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Evaluation of Uncertainties in the Anthropogenic SO2 Emissions in the USA from...

Narayan, K. B., S. Smith, V. E. Fioletov, and C. A. McLinden (2023), Evaluation of Uncertainties in the Anthropogenic SO2 Emissions in the USA from the OMI Point Source Catalog, Environ. Sci. Technol., doi:10.1021/acs.est.2c07056.

Satellite remote sensing is a promising method of monitoring emissions that may be missing in inventories, but the accuracy of these estimates is often not clear. We demonstrate here a comprehensive evaluation of errors in anthropogenic sulfur dioxide (SO2) emission estimates from NASA’s OMI point source catalog for the contiguous US by comparing emissions from the catalog with highquality emission inventory data over different dimensions including size of individual sources, aggregate vs individual source errors, and potential bias in individual source estimates over time. For sources that are included in the catalog, we find that errors in aggregate (sum of error for all included sources) are relatively low. Errors for individual sources in any given year can be substantial, however, with over- or underestimates in terms of total error ranging from −80 to 110 kt (roughly 10−90th percentile). We find that these errors are not necessarily random over time and that there can be consistently positive or negative biases for individual sources. We did not find any overall statistical relationship between the degree of isolation of a source and bias, either at a 40 or 70 km scales. For a sub-set of sources where inventory emissions over a radius of 70 km around an OMI detection are larger than twice the emissions within 40 km, the OMI value is consistently overestimated. We find, as expected, that emission sources not included in the catalog are the largest aggregate source of difference between the satellite estimates and inventories, especially in more recent years where source emission magnitudes have been decreasing and note that trends in satellite detections do not necessarily track trends in total emissions. We find that the OMI-based SO2 emissions are accurate in aggregate, when summed over a number of sources, but must be interpreted more cautiously at the individual source level. Similar analyses would be valuable for other satellite emission estimates; however, in many cases, the appropriate high-quality reference data may need to be generated.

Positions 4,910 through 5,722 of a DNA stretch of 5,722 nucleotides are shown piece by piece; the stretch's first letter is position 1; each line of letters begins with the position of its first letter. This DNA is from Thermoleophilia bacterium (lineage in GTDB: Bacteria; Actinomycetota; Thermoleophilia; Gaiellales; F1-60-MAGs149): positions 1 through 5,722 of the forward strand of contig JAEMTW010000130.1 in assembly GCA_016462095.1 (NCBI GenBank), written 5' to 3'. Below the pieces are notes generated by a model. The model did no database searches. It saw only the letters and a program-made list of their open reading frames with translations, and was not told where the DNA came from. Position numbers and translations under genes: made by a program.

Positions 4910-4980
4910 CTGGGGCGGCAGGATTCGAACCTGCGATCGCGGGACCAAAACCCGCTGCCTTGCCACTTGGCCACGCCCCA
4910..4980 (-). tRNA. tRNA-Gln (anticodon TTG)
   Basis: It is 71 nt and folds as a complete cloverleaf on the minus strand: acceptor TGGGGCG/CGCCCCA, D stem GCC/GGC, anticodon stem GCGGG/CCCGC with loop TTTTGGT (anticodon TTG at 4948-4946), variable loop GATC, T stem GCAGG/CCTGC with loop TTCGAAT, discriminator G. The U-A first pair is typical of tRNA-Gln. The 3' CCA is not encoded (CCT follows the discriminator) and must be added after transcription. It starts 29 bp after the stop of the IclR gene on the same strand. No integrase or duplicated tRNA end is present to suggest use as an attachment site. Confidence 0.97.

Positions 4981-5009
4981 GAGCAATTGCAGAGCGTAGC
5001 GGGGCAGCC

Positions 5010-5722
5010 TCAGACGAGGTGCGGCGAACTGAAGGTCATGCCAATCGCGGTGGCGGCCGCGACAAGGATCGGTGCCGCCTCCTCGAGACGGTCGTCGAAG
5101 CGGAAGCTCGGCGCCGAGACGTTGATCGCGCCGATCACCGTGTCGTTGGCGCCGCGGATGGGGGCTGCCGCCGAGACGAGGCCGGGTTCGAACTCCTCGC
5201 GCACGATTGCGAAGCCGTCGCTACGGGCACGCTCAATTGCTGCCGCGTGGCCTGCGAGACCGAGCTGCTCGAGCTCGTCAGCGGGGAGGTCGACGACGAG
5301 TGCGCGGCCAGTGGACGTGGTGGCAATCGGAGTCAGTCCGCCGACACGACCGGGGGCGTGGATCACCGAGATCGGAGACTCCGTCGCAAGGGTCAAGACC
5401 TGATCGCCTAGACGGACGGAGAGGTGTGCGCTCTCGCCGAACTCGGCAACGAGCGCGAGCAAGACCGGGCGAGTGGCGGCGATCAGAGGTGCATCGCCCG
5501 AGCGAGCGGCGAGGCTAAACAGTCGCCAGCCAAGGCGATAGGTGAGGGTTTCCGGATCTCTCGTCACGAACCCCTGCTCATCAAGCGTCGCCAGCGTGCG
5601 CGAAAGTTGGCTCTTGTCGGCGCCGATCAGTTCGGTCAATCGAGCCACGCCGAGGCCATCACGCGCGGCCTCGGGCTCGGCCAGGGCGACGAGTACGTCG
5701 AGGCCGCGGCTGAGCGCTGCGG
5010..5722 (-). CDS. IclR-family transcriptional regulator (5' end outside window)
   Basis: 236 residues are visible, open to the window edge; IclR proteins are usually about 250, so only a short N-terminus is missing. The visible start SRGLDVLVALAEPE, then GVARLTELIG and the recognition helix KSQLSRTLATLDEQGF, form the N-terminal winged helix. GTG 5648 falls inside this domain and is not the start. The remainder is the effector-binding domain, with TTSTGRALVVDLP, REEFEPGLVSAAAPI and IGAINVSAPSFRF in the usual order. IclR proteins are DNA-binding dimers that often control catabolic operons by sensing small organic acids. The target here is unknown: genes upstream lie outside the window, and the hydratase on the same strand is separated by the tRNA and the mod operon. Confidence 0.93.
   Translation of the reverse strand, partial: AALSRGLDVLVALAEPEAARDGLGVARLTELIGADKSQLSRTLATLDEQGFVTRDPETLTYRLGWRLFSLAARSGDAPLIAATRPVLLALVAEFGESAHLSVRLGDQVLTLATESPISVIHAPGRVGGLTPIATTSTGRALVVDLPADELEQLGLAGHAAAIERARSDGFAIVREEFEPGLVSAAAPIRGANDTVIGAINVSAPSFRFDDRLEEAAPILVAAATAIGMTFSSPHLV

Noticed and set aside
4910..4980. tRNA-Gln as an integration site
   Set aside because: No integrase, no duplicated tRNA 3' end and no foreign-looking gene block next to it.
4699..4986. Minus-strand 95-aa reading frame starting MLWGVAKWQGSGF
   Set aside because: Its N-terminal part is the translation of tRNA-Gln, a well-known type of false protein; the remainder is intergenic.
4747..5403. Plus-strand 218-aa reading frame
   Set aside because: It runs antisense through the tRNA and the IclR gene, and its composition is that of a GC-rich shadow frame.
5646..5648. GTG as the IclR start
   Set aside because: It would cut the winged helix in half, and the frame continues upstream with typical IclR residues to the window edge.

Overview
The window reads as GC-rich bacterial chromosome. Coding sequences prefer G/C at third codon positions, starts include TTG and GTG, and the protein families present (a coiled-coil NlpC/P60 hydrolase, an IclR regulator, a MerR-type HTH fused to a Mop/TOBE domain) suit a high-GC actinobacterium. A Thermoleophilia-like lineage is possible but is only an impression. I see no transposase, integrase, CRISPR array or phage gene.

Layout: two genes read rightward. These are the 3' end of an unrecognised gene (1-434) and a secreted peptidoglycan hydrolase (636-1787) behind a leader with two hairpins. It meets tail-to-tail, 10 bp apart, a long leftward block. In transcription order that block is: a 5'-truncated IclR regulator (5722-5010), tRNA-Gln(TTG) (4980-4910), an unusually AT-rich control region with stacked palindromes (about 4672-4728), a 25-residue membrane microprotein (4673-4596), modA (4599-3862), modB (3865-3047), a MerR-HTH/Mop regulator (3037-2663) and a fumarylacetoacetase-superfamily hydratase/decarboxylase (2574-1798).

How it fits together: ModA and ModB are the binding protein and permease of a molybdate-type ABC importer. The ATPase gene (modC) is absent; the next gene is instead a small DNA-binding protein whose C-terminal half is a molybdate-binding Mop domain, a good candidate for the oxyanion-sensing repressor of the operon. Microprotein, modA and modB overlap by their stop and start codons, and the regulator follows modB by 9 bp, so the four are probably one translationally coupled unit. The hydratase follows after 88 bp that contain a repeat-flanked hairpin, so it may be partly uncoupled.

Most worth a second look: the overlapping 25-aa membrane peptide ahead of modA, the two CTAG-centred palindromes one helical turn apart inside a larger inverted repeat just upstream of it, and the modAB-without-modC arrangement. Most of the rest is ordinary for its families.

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Atmospheric Composition Modeling and Analysis Program (ACMAP)